This doesn’t mean I don’t ever work overtime or I’ll never clock back in for a while if something pops up. But there are some days I am ready to go home! I don’t live to work. Yes, while at a job, I want to work, but after my shift ends, my work is done. I’ll have other shifts to make more money, and it’ll be the same money. But I’ll never have the same day or night.

Sure, I usually spend my time out of work catching up on sleep or surfing the internet. But I also make plans. I write silly fan fiction. I talk to my friends. I meet with my boyfriend.

And love is all that I need
And I found it there in your heart
It isn’t too hard to see
We’re in heaven

I’ve talked many times about how that last activity has changed my life. Yes, that’s including the awful times. Until we live together, it will never feel like enough, and when we do, it possibly still won’t. Money makes time spent together more fun, but it does not replace it outright.

In fact, though I enjoy traveling with him, my favorite times with him are when we’re in bed with each other. I love to wake up next him (snoring and all 😛 ). There’s not enough money to replace the few times I can do that.

Oh, once in your life, you find someone
Who will turn your world around
Bring you up when you’re feeling down

There’s not enough money to replace the fewer chances I’ve had to spend with my friends, who I hope to have for a long time, if not for life. I’ve met some through my retail job, which is why I don’t entirely hate it, but that still isn’t enough for me to want to spend most of my time at work if it’s unnecessary.

I’ve read no one on their deathbed wishes they worked more. I doubt that’s true. There are probably some people out there who died wish they had a bigger career, or something similar. I doubt I’ll be one of them. I think the person who wishes they spent more time with their loved ones, even if I spent every waking moment with them. Or made more memories. Or had more pictures. Say what you will about my generation (Gen Y/Millennials) and the current one (Gen Z/the iGeneration), but I take a lot of pictures and I don’t regret it. No, I’m not snapping my camera every minute of the day, but I love having the reminders. Physical photos are still awesome though, and I plan to print some pictures out and put them in a photo album I bought at my retail job.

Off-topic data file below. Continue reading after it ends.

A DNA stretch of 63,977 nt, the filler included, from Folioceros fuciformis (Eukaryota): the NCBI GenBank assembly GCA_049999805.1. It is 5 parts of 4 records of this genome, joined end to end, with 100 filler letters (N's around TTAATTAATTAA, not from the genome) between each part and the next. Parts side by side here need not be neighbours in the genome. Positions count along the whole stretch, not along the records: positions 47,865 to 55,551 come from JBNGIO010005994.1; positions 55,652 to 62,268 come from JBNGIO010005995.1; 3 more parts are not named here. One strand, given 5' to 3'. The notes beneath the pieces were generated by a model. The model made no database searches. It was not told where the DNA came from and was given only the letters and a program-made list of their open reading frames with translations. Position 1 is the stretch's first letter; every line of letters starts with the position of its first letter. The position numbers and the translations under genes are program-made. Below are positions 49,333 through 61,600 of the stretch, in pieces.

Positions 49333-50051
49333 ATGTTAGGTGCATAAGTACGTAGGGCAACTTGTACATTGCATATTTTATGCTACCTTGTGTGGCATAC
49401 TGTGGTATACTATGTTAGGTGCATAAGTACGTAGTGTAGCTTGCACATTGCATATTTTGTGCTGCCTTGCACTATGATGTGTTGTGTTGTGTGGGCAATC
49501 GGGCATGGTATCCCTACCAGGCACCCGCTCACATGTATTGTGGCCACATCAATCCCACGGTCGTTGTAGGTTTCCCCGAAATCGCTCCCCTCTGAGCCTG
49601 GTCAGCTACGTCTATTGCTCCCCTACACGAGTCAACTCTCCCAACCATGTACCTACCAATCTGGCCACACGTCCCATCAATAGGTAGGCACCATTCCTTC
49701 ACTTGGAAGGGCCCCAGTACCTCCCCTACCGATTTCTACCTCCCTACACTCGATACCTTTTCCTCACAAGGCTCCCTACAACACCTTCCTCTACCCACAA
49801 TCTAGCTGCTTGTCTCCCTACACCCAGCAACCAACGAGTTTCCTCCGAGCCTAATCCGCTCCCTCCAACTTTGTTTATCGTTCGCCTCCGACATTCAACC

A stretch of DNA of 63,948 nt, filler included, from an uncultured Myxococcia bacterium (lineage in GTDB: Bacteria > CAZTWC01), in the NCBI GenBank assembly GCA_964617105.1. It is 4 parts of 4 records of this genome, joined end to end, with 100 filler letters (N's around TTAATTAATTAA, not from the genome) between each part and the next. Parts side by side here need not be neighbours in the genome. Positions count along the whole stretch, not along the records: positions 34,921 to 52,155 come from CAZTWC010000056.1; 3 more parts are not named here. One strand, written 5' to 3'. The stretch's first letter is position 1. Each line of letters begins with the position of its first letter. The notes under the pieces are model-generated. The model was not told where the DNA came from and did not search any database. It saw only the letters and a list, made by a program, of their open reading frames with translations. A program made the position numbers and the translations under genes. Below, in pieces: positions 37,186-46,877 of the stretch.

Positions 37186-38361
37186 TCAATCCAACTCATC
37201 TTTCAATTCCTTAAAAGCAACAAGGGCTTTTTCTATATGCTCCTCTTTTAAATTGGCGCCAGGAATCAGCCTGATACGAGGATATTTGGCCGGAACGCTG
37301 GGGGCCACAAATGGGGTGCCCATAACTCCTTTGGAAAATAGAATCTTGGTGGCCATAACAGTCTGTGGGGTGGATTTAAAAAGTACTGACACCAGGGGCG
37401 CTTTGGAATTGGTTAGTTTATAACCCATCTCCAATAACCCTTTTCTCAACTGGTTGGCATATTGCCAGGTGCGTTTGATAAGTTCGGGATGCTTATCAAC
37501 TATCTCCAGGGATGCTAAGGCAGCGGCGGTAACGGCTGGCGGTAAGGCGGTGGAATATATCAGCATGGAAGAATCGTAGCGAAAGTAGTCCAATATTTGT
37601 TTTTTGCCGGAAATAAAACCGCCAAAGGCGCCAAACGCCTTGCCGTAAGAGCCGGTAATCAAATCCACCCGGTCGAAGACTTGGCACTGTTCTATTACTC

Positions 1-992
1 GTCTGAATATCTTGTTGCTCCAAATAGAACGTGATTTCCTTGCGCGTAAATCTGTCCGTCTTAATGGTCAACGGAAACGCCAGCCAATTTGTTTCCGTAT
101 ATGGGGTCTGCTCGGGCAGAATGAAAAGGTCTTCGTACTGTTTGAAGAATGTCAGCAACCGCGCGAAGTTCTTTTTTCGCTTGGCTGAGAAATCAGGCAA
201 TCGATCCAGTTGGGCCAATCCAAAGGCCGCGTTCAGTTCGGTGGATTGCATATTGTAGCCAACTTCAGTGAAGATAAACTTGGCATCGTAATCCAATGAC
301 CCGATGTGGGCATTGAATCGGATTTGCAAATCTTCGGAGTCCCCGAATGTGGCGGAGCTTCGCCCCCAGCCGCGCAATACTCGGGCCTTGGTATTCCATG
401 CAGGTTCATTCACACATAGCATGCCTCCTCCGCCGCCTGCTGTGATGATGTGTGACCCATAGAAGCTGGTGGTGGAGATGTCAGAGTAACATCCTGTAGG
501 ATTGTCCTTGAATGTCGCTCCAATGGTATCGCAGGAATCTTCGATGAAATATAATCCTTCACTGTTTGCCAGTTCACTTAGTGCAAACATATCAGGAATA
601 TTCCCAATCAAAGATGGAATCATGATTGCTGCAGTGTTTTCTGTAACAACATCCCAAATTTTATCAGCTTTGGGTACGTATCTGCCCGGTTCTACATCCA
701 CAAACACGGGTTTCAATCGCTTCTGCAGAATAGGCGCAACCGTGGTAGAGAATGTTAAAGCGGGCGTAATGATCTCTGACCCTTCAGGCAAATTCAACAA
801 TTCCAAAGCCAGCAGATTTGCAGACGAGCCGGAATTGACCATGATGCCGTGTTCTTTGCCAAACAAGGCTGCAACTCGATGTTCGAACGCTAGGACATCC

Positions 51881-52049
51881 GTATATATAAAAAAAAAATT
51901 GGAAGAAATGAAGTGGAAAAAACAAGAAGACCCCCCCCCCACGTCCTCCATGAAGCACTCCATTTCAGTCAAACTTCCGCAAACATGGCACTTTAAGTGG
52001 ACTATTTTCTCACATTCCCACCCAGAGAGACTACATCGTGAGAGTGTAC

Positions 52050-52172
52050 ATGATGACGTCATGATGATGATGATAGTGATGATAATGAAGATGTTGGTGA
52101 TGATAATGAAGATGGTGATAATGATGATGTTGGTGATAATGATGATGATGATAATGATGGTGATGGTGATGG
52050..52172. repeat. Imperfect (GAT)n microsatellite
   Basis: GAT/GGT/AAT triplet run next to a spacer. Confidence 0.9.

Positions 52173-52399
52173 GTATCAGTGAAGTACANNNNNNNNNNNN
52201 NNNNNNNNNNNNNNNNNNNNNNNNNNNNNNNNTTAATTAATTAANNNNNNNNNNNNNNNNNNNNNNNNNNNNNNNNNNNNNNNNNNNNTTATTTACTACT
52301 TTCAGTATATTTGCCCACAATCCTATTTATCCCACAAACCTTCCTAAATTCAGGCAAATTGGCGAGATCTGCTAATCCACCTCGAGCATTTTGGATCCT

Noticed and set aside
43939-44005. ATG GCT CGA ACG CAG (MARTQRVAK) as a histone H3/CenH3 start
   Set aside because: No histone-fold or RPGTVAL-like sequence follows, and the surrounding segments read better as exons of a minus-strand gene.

Yeah, nothing could change what you mean to me
Oh, there’s lots that I could say
But just hold me now
‘Cause our love will light the way

I know so many people will call me “foolish” or insist “I know nothing about life” because of ideals I have like this. I know very well life isn’t a fairytale, though some people do get to live that life (like my co-worker who found the love of her life at 14 and became a parent at 17; at age 20, they’re still together and she’s clearly happy). The good news is all fairytales are different. If there’s one thing I’ve learned from Disney (though I’ve learned many), it’s that when things reach the very worst, they can still get better. Life isn’t Disney, so sometimes, it will get worse… but not always.

I simply like to hope they get better. If only because I want another day with the ones I love most.

It’s cliche to say, but love – platonic and romantic – is powerful. You can’t pay your bills or your taxes with it, but it makes the time we spend on this Earth not so bad.

And that’s as fair a trade-off as anyone can get.

You’re all that I want
You’re all that I need

(And let’s just say every so often, I’m reminded why time is precious. We’re not here forever.)